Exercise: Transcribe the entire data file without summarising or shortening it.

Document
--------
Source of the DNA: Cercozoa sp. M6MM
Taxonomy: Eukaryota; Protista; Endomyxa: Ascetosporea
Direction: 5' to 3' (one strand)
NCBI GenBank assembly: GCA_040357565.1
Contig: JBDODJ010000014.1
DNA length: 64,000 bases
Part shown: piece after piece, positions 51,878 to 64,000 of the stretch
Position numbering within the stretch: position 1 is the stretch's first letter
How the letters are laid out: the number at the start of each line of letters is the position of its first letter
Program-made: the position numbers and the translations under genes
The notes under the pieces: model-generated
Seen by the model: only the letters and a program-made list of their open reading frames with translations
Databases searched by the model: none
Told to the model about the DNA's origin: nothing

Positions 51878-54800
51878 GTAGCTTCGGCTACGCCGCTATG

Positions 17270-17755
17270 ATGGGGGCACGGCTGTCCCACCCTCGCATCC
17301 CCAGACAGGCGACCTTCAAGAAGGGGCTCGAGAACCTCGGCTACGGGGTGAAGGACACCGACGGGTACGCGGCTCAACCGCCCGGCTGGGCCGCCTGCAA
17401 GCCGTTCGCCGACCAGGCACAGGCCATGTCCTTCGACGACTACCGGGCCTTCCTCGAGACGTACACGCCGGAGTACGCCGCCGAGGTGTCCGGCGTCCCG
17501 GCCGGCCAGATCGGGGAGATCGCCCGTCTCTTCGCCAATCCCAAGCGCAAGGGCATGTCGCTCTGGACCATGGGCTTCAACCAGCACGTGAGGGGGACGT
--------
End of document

Source of the DNA: Cercozoa sp. M6MM
Taxonomy: Eukaryota; Protista; Endomyxa: Ascetosporea
Direction: 5' to 3' (one strand)
NCBI GenBank assembly: GCA_040357565.1
Contig: JBDODJ010000014.1
DNA length: 64,000 bases
Part shown: piece after piece, positions 51,878 to 64,000 of the stretch
Position numbering within the stretch: position 1 is the stretch's first letter
How the letters are laid out: the number at the start of each line of letters is the position of its first letter
Program-made: the position numbers and the translations under genes
The notes under the pieces: model-generated
Seen by the model: only the letters and a program-made list of their open reading frames with translations
Databases searched by the model: none
Told to the model about the DNA's origin: nothing

Positions 51878-54800
51878 GTAGCTTCGGCTACGCCGCTATG

Positions 17270-17755
17270 ATGGGGGCACGGCTGTCCCACCCTCGCATCC
17301 CCAGACAGGCGACCTTCAAGAAGGGGCTCGAGAACCTCGGCTACGGGGTGAAGGACACCGACGGGTACGCGGCTCAACCGCCCGGCTGGGCCGCCTGCAA
17401 GCCGTTCGCCGACCAGGCACAGGCCATGTCCTTCGACGACTACCGGGCCTTCCTCGAGACGTACACGCCGGAGTACGCCGCCGAGGTGTCCGGCGTCCCG
17501 GCCGGCCAGATCGGGGAGATCGCCCGTCTCTTCGCCAATCCCAAGCGCAAGGGCATGTCGCTCTGGACCATGGGCTTCAACCAGCACGTGAGGGGGACGT